November 05, 2005.
The car that hit Frosty didn't stop.
Her blind master, frantic after the leather harness leaped from his hand, found his seeing-eye guide dog by following the sound of her yelps.
"I finally found my dog in the road," said Frank Obremski, who became totally blind two years ago after years of failing sight due to retinitis pigmentosa.
About 7 p.m. Thursday, Frosty and Frank made their nightly 5-mile trek along Windover Way in Titusville, where the speed limit is 35 mph. They clung to a bike path on the roadside, but a car veered close enough to hit the yellow Labrador retriever and kept going.
Obremski can give little information to help police find the driver.
"I think it was a car, the way the thud sounded," said Obremski, 57, who operates a vending concession at Kennedy Space Center.
Frosty suffered a broken pelvis and will survive. Obremski, however, is distraught over the possibility that Frosty might be too crippled to work as his guide dog, which, in a sense, once again deprives him of sight, mobility and freedom.
"Wherever I am, she's there," he said. "She's an extension of me. To have her dragged out of my hand . . . "
He paused to choke back tears for a moment.
"This is the most horrible thing I've ever been through."
Frosty was trained by Southeastern Guide Dogs Inc. in Bradenton. The nonprofit organization carefully selects puppies with the right temperament for the $30,000 worth of training needed to become a guide dog.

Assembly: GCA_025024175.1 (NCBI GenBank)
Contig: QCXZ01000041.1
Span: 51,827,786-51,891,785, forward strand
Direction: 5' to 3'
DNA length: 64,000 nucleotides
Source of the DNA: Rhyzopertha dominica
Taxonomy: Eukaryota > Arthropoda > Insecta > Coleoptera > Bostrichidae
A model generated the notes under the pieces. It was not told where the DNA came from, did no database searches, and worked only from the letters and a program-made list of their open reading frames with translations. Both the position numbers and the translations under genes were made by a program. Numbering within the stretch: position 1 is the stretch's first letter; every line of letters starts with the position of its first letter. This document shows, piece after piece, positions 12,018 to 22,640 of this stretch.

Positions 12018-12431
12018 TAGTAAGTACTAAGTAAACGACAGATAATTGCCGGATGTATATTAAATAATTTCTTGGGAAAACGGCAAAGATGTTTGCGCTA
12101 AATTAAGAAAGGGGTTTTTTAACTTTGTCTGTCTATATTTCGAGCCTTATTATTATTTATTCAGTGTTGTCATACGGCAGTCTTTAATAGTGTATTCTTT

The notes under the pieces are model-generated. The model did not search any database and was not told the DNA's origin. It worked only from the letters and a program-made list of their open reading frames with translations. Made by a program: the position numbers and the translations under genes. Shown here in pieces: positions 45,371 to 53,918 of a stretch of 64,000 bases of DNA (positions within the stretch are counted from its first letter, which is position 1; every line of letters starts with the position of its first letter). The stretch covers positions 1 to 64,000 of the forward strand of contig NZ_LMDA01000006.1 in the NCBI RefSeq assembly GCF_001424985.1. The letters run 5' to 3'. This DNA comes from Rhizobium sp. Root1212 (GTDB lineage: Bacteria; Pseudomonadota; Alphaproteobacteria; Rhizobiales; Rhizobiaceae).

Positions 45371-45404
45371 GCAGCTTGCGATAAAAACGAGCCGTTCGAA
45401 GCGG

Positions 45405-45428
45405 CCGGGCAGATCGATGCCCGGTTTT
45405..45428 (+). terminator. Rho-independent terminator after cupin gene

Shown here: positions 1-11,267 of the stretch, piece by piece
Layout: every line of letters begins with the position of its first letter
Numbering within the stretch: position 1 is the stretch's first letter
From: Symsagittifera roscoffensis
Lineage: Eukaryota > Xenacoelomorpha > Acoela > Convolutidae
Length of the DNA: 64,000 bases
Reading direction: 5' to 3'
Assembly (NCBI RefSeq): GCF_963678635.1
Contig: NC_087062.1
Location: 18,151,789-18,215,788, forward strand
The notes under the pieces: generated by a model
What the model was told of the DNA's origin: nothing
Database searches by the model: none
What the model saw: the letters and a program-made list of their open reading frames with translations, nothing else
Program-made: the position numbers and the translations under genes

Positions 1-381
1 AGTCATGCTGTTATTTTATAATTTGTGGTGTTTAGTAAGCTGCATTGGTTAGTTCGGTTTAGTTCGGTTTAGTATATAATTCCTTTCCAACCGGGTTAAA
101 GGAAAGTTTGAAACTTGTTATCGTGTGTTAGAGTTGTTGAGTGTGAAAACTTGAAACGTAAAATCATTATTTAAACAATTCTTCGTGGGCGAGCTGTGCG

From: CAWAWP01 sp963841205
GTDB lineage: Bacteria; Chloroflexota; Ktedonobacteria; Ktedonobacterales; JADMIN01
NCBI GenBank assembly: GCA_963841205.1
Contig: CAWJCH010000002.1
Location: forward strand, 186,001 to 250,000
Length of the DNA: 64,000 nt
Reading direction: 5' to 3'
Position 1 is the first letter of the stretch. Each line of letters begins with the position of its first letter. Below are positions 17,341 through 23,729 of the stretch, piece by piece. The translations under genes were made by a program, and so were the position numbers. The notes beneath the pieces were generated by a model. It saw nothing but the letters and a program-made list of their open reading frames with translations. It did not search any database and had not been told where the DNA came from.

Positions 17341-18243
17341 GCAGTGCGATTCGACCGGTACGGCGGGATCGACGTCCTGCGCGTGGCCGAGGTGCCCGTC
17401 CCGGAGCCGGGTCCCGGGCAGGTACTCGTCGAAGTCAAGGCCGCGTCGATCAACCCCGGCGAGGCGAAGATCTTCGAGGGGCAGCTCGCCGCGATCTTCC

In some ways, the 3-year-old Frosty is more human than dog. While sleeping, she cuddles a cloth Mickey Mouse doll. She can lead Obremski back to his hotel room when he attends conventions. She likes grandkids and cats, and seems to enjoy walking with her master to the Waffle House for breakfast. She is streetwise in traffic.
"She will step in front of me and push me back," Obremski said.
By making her master more independent during the past year, Frosty has given the whole family more freedom.
"He'll go out and have breakfast before I'm even up," Obremski's wife, Dee, said.
The family reported the incident to the Brevard County Sheriff's Office and the Florida Highway Patrol. Daughter Tiffany Obremski plans to put up posters offering a reward for information about the hit-and-run driver.
Mother and daughter worry that if Frosty, scheduled for pelvic surgery on Monday, can no longer work as a guide dog, the family will face a dramatic setback.
Already Obremski plans to limit his long walks.
"The longest he's been without Frosty since he got her has been four or five hours," Tiffany Obremski said. "My mom and I are worried that dad is afraid to want to walk on the road anymore. We love that dog so much."
Contact Peterson at 242-3549 or email@example.com
If you have any information, call the north precinct of the Brevard County Sheriff's Office at 264-5100.
Source URL: http://www.floridatoday.com/apps/pbcs.dll/article?AID=/20051105/NEWS01/511050325/1006.
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